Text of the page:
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Maryland couple indicted on espionage-related charges

Jonathan and Diana Toebbe plead not guilty to indictment accusing them of attempting to pass nuclear submarine secrets to a foreign goverment.

MARTINSBURG, W. Va. (CN) — A federal grand jury in West Virginia on Tuesday returned a three-count indictment against Jonathan and Diana Toebbe for violations of the Atomic Energy Act. Specifically, the indictment charges the Toebbes with one count each of conspiracy to communicate restricted data, and two counts of communication of restricted data.

According to the indictment, Jonathan sent a letter from Pittsburgh, Pennsylvania in April 2020 to the military attaché of a foreign government identified only as “Country 1,” offering it details on how Virginia-class nuclear submarines are powered from classified documents he had access to as a nuclear engineer working at the Naval Yard in Washington, D.C.  In the letter, Toebbe, under the pseudonym “Alice," gave Country 1 a Dec. 31 deadline to respond.

After receiving a reply on Dec. 26, the indictment alleges Jonathan began communication with who he believed was a representative of Country 1, but instead was an undercover FBI agent, via encrypted email about providing information he had in exchange for payment in cryptocurrency.  After making an initial payment of $10,000, the FBI paid Jonathan another $90,000 in Monero after he made three “dead-drops” of information contained on an SD card in locations in Jefferson County West Virginia, south central Pennsylvania, and eastern Virginia.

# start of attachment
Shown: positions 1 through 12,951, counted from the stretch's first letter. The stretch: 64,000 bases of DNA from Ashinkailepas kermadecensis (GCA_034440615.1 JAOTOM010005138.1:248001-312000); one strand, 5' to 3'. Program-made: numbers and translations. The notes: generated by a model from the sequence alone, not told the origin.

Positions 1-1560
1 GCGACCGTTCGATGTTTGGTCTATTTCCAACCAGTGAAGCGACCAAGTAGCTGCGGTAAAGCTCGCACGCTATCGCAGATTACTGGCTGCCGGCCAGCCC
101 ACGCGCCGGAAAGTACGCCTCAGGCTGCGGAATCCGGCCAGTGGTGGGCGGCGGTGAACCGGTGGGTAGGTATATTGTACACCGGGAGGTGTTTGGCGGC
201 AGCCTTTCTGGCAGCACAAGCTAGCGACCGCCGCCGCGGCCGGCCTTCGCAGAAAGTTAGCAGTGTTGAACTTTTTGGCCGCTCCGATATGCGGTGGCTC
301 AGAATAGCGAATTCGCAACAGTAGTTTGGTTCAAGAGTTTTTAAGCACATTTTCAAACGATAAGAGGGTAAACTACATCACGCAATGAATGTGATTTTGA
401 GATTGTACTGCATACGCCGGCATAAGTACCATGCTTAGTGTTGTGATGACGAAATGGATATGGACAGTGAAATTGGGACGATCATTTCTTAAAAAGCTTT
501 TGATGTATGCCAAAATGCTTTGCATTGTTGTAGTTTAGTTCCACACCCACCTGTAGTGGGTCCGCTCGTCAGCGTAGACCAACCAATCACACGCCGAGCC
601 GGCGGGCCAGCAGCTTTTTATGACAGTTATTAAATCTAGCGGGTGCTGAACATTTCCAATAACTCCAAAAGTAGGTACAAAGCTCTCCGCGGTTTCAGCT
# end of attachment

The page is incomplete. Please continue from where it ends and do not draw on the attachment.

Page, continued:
The indictment alleges Diana served as a lookout for Jonathan in two of the dead-drops, and later a third on Oct. 9 again in Jefferson County where they were eventually arrested.

A preliminary hearing originally scheduled for Wednesday in Martinsburg turned into an arraignment where the Toebbes appeared separately and pleaded not guilty. Though he did not contest remaining incarcerated, Diana took the occasion to challenge the government’s motion she remain detained pending trial.

During the 2.5 hour hearing, FBI Special Agent Peter Olinits testified that actions taken by Diana such as dressing like a tourist in hiking gear, parking more than one mile away from the dead drops and using certain gestures are “typical tradecraft.” Assistant U.S. Attorney Jessica Smolar showed several clips of surveillance taken by the FBI of the Toebbes' actions during the dead drop.

Under cross examination by Edward MacMahon, Diana’s attorney, Olinits admitted that during the nearly two-year investigation the FBI never placed taps on the Toebbe’s phones, placed listening devices in their house, or attempted to have someone catch Jonathan leaving the Naval Yard with classified material.

U.S. Magistrate Judge Robert Trumble did not immediately rule on the government’s motion. 

The Toebbes are scheduled for separate trials on the charges in December.  If convicted, they face up to life imprisonment.

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